FDA to Cut Back Hiring of Non-US Citizens

The move appears to be out of step with other HHS agencies.

Shawna Williams
Shawna Williams

Shawna was an editor at The Scientist from 2017 through 2022. She holds a bachelor's degree in biochemistry from Colorado College and a graduate certificate and science communication from the University of California, Santa Cruz.

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FDA building with signFDAHiring managers at the US Food and Drug Administration (FDA) will soon be unable to extend offers to non-citizens who have lived in the United States for fewer than three of the past five years, reports STAT. The policy, attributed to changes in the background check procedures needed to procure a government employee ID card, does not appear to be in line with policies at other federal science agencies, STAT finds.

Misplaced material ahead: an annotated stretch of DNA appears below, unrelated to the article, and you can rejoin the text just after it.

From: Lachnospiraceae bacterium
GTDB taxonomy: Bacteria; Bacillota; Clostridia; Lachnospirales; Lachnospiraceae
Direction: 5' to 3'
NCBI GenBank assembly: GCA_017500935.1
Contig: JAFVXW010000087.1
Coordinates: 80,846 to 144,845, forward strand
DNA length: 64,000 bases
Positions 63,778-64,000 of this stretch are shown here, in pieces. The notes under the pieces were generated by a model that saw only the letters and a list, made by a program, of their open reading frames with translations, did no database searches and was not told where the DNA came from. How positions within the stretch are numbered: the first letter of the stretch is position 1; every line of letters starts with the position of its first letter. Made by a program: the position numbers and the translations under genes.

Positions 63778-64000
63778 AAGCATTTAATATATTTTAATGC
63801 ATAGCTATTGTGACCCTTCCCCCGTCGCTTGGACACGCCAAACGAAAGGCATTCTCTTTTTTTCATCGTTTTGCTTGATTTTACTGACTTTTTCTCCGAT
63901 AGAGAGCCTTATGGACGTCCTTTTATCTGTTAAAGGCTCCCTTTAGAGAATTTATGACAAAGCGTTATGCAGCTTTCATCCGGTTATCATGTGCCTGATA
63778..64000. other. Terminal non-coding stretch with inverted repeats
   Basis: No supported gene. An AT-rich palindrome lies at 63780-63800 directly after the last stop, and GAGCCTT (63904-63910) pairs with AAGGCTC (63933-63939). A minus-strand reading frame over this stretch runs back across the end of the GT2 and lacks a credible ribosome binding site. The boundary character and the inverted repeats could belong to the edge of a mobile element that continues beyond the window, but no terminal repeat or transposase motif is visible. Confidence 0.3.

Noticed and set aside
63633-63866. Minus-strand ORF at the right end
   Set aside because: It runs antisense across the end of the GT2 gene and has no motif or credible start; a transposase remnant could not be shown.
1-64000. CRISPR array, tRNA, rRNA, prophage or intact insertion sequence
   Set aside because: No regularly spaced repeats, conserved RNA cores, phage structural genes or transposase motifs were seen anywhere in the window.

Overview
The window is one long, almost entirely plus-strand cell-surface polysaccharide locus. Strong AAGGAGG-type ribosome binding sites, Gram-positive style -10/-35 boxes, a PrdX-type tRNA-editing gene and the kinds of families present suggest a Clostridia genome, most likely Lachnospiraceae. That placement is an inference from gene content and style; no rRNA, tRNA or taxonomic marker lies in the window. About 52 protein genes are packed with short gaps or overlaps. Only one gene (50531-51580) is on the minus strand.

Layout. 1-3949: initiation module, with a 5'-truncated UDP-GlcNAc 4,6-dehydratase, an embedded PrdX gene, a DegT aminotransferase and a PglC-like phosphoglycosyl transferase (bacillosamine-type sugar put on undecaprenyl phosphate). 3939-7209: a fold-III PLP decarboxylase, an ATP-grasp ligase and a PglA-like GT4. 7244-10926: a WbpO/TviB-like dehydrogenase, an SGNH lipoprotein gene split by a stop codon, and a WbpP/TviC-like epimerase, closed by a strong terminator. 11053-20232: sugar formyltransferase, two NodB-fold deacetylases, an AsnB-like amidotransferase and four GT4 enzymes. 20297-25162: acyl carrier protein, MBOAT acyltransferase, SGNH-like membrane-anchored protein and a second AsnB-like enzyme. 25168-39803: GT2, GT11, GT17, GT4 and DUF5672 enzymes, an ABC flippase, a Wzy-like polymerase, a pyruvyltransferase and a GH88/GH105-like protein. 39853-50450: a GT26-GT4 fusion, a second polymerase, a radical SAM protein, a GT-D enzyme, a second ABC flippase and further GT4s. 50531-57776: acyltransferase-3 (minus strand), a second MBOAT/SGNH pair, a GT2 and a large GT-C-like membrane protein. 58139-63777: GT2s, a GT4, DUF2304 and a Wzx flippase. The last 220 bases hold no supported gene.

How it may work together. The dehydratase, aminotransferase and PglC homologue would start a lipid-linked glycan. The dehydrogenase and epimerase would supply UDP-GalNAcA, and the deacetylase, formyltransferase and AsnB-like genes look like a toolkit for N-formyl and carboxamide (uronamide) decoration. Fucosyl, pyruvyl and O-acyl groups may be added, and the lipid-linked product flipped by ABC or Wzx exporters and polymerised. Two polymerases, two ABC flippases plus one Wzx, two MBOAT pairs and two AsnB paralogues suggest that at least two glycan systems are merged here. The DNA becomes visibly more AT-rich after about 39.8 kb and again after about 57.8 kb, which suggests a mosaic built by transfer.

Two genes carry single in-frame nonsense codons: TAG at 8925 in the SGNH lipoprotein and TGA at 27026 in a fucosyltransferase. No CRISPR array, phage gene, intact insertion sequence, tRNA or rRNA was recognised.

A government policy on the ID cards, implemented in 2008, stipulates that applicants must have lived in the country for at least three of the preceding five years in order to complete the background check—but it also suggests that those who do not meet the requirement can be hired and use a different type of card until eligible.

An FDA document obtained by STAT states that the agency’s hiring change is due to a January 2017...

See “Scientists Concerned About Future of International Collaboration”

The order, expected to take effect October 1, will not apply to current employees. Nevertheless, two FDA staffers tell STAT they were “dismayed” and “stunned” by the policy change, and that it will affect “a huge chunk of the scientific workforce.”

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